Zubin Mehta's 80th birthday will be commemorated by the release of his authorised biography. It is written by two men sharing a 52-year-old body — Bakhtiar K. Dadabhoy, a jolly bachelor with great faith in Sai Baba; and a Divisional Railway Manager (Pune), who is self-confessedly the "country's highest ranking Parsi civil servant".
Zubin Mehta plays the double bass, 1966. Pic/Zubin Rney
The latter is a small man sitting in the largest office at the administrative block of the Pune Railway Division; the former guffaws when you call his cabin "a Mumbai-sized two-BHK". Both like single malt and agree that "we Parsis don't marry!" Both accumulate too many books for them to be convenient in a transferrable job.
Interestingly, Dadabhoy is not overtly interested in Western classical music. "Zubin [Mehta] asked me this when he met me, 'Tu music samjhech? [Do you understand music?] Do you like it?' While I like it, I would be lying if I said that I understood it'," I said.
Bakhtiar K. Dadabhoy
What he likes to do is write books, and Zubin Mehta: A Musical Journey is his seventh.
A man who loves trivia, his first came out in 2003 and it was called the Dictionary of Dates. "I was always interesting in quizzing and appeared in BBC's MasterMind in 2001. I had this habit of noting down things about dates — what happened on which day, who was born when, who died when…After a couple of years of doing this, I realised I had a variety of interesting stuff and approached a publisher to convert it into a book."
The book lead to the column, This Day in History which ran for five years with a national newspaper in Delhi. Then came a biography of JRD Tata (2005) to celebrate his birth centenary; a slim book on the ICC Championship trophy with a brief history of Brabourne stadium, and the Barons of Banking: Glimpses of Indian Banking History (2013).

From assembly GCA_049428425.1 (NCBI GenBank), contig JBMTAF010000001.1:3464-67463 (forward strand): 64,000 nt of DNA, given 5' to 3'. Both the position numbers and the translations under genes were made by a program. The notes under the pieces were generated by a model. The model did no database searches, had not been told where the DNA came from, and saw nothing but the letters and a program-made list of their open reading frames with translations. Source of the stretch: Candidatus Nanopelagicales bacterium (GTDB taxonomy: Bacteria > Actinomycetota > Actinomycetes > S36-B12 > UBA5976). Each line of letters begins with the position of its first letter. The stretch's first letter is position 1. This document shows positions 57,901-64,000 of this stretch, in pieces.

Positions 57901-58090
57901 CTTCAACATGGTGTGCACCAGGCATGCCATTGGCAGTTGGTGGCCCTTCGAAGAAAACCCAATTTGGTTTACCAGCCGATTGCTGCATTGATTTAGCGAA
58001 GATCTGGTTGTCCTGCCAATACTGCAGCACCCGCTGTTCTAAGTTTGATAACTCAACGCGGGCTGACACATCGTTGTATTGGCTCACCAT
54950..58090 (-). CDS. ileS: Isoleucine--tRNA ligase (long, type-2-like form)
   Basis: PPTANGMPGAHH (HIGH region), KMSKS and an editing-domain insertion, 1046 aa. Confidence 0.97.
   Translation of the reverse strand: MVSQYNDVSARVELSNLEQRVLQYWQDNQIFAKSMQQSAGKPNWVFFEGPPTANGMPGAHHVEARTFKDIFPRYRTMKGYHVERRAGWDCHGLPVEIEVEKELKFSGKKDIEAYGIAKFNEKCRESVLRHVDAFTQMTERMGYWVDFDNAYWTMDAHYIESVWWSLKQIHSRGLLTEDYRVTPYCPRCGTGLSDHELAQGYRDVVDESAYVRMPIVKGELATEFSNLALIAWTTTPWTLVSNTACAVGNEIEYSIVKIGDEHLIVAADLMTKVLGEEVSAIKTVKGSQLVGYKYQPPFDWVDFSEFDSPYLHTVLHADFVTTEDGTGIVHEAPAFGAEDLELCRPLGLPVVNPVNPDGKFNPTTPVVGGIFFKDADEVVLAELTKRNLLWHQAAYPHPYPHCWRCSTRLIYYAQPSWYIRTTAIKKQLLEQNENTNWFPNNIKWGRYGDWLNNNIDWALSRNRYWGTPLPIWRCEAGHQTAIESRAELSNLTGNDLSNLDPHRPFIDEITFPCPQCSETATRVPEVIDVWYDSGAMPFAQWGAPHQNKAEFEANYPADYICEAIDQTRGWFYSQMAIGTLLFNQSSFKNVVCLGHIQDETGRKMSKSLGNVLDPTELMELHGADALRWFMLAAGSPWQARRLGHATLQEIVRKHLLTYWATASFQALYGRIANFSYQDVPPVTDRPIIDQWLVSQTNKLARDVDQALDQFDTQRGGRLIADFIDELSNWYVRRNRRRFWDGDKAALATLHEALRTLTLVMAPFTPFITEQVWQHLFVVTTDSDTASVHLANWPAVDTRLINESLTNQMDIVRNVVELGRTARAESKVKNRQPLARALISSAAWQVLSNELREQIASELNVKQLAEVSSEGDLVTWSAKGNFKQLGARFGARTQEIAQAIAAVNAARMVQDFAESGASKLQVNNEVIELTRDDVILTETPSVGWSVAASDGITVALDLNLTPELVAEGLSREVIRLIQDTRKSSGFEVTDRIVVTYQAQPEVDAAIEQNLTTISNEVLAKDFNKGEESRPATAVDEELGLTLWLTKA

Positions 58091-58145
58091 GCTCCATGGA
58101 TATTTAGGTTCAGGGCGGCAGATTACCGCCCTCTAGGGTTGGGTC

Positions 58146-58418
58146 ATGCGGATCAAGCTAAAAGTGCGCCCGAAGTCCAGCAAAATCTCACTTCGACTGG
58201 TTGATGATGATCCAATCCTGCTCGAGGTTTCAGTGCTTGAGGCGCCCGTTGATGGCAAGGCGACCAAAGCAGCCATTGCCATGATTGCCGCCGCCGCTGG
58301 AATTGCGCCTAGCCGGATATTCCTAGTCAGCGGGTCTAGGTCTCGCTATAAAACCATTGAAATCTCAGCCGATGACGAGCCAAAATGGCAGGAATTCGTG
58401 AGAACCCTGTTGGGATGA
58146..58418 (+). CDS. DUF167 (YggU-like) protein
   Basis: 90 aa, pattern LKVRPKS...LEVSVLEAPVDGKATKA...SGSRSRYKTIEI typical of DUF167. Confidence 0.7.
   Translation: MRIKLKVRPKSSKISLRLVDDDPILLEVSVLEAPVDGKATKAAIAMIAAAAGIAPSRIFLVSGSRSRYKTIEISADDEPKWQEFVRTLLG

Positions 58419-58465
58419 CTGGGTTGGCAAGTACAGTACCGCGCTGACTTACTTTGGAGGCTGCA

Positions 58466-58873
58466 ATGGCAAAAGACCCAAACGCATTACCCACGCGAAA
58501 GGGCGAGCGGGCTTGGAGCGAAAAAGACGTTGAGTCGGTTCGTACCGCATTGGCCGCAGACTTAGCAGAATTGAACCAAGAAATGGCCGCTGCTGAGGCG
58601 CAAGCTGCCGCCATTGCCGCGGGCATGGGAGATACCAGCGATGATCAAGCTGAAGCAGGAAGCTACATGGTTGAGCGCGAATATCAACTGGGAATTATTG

In 2008, he wrote Sugar in Milk which contained profiles of 12 eminent Parsis. Zubin Mehta was one of them and there were brief chats over e-mail. It was during this that the idea of a full-fledged biography on the musical maestro took root. There are two versions of why he chose the subject.
The outer bureaucrat says, "In the world of music, Zubin bestrides the podium like a colossus. Yet, I didn't understand why no one had written more on him. There was an early biography in 1978 and then came his memoirs, The Score of My Life in 2008, which was originally written in German. I couldn't help thinking that his life had been far more interesting than the understated account given in his own autobiography."
The inner merryheart's version is better: "I was always taken by this man. You know you have an image of what you would have liked to be — good-looking, rich, famous, talented…that sort of a thing. [I thought] Look, this guy is everything I am not. So, why not write about him and live his life vicariously? I hope you are not going to write that. Don't embarrass me!"
Dadabhoy began researching Mehta's life in late 2008. "I had a professor of German translate the memoirs. Then I downloaded articles on him from the online archives of top international publications, going back to 1958. That year was when he was first written about in Time magazine after winning the International Conducting Competition in Liverpool and first came to international attention."